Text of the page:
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My 1st A2A: 1999 (the Year it POURED)

eebee's picture

I feel like this really only half-counts as an A2A journal, because I only did the 38 miles! At the time I did not deem myself worthy of a write-up, believing I didn't really count compared with people like Eddy, Barrie, Cindy S., Patricia F., and other really proficient skaters. So this is a collection of memories, and comments I posted to the 1999 Team in Training's mailing list.

I could not have asked for a clearer 'sign' from above...or destiny...or a charitable organization. Exasperated at not being able to stick to any fitness plan, and guilt-ridden for shelling out $30 each month on a boring gym membership, the simple yet eye-catching Team In Training postcard just dared me to throw it away. Run? Nah. Walk? Nah. Cycle? Nah. Skate?!? Huh? You mean like Rollerblade?! Hmm, now there's an idea! Do it for myself? Nah. Do it for someone with cancer? Heck yes! I went to the meeting, signed up and scared myself into action with an October 10th deadline.

The alarm clock went off at 4 something, Sunday October 10th 1999, waking me up in my snug Atlanta Sheraton Hotel room bed. The time had come to prove to those, who secretly doubted I would follow through on this particular crazy kick called inline skating, that I would achieve this goal and skate 38 miles of hills. Many friends and co-workers donated to the Leukemia and Lymphoma Society through sponsoring me, sometimes out of disbelief and what I was aiming to do: Skate from Athens, GA, to Dacula, GA. And I, in my fear and self-loathing in Lawrenceville, told myself I could rest assured that even if I fell flat on my face and didn't finish, that at least I had reached my fundraising goal, and skated in honor of a child with cancer.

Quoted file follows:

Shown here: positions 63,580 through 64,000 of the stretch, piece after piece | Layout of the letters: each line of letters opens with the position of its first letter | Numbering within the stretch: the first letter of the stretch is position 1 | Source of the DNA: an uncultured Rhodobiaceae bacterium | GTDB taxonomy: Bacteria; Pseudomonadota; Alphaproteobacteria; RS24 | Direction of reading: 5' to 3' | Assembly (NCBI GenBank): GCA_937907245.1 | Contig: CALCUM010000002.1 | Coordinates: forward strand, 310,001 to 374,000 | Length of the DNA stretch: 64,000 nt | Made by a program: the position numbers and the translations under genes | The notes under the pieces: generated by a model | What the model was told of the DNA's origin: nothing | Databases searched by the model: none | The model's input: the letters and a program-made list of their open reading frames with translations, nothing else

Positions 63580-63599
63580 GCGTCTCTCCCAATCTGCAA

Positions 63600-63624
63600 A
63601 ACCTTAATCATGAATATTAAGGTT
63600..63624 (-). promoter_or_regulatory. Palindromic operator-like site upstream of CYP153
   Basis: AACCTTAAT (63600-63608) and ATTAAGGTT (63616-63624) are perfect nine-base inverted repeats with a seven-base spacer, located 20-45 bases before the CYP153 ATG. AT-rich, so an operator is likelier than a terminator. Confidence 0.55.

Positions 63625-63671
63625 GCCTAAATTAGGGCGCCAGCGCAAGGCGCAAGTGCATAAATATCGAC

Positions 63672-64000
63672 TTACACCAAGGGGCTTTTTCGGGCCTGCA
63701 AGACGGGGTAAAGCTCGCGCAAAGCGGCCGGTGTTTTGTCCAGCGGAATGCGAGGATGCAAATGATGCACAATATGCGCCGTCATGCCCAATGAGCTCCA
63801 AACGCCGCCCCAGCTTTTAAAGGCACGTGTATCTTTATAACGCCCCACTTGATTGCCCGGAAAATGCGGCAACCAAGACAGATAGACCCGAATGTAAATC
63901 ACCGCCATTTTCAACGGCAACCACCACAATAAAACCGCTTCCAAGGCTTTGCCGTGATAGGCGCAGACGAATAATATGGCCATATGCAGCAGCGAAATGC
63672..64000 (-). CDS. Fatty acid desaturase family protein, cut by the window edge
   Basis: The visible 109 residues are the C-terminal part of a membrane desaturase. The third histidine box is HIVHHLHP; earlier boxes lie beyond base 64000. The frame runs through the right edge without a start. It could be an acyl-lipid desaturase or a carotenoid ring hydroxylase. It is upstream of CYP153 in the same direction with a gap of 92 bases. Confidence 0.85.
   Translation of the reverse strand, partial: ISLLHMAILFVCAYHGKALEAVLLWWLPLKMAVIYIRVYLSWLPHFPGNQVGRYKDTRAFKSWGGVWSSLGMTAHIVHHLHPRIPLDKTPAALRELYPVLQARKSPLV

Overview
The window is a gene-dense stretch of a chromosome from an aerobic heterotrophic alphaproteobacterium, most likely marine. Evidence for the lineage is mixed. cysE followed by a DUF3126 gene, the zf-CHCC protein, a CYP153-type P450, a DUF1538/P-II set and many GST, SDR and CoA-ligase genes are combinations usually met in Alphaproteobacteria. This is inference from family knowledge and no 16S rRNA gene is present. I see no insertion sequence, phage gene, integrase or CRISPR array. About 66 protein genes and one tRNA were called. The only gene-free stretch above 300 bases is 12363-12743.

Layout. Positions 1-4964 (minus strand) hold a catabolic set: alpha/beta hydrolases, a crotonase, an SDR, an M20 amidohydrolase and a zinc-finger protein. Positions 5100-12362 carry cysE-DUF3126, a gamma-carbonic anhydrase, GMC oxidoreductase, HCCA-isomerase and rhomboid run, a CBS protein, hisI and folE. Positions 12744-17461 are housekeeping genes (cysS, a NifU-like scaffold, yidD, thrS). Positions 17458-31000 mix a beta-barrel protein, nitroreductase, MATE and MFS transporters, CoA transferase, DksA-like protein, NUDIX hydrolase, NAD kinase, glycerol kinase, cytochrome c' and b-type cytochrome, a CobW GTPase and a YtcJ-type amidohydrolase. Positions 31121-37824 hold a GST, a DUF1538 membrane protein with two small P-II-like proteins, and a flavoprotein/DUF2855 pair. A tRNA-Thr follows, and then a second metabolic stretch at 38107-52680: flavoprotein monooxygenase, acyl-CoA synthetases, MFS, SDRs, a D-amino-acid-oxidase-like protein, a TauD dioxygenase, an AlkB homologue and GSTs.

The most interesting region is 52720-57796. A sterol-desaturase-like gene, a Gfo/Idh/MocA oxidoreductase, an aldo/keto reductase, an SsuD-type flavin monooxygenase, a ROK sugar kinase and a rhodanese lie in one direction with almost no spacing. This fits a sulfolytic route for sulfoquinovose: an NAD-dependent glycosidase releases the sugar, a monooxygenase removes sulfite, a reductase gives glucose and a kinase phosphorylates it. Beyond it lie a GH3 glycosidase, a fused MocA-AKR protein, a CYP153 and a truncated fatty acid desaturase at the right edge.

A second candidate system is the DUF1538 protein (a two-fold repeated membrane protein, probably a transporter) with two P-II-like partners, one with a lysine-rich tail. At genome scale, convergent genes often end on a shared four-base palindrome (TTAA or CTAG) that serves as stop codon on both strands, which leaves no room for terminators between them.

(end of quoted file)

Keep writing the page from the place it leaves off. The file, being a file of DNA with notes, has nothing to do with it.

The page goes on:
After 4 months since first learning how to stand up, go forward, uphill, downhill and stop on inline skates, it was time for the Grand Finale. Atlanta's Paul K and Cindy S had babied and nurtured us klutzy Team-in-Training adults into rather stable rec skaters. What a brilliant and fun exemplary couple to coach new inline skaters! Boy did I luck out on that one. So many years of potentially bad skating habits eliminated by having Paul and Cindy teach me how to skate. If you're a beginner inline skater - get lessons from a trained and licensed professional!

Settling in next to fellow TNTer Kirsten on the bus from Atlanta to Athens, I chatted nervously, trying to keep my mind from chickening out of skating down strange country roads on all those hills I'd heard about. About halfway to Athens it started to rain, and by the time we drove up to the Classic Center, it was a downright deluge. Skaters gathered, covered strategically by various inadequate plastic bags as booties or ponchos. I remember recognizing Lisa B by the back of her distinguished calf muscles, hauling herself up the hill from the hotel to the start line, and I thought "People are really doing this! They're really going to skate in this torrent!". Consequently I got depressed when I realized there was no way they were going to call the event off, and therefore no way I could legitimately chicken out.

Outdoor Life was filming this particular A2A, and I got my 2 seconds of fame, bustling through the Classic Center, getting my skates on. As a confused and nervous beginner, it took me about fifteen minutes to get all my gear on. Daylight was breaking through, in spite of the clouds, when 7.30am rolled around, and we TNTers started our first ever A2A. For most of us who began training in May 1999 from absolute scratch, we had never skated in the rain before, much less in a steady 1" stream of water.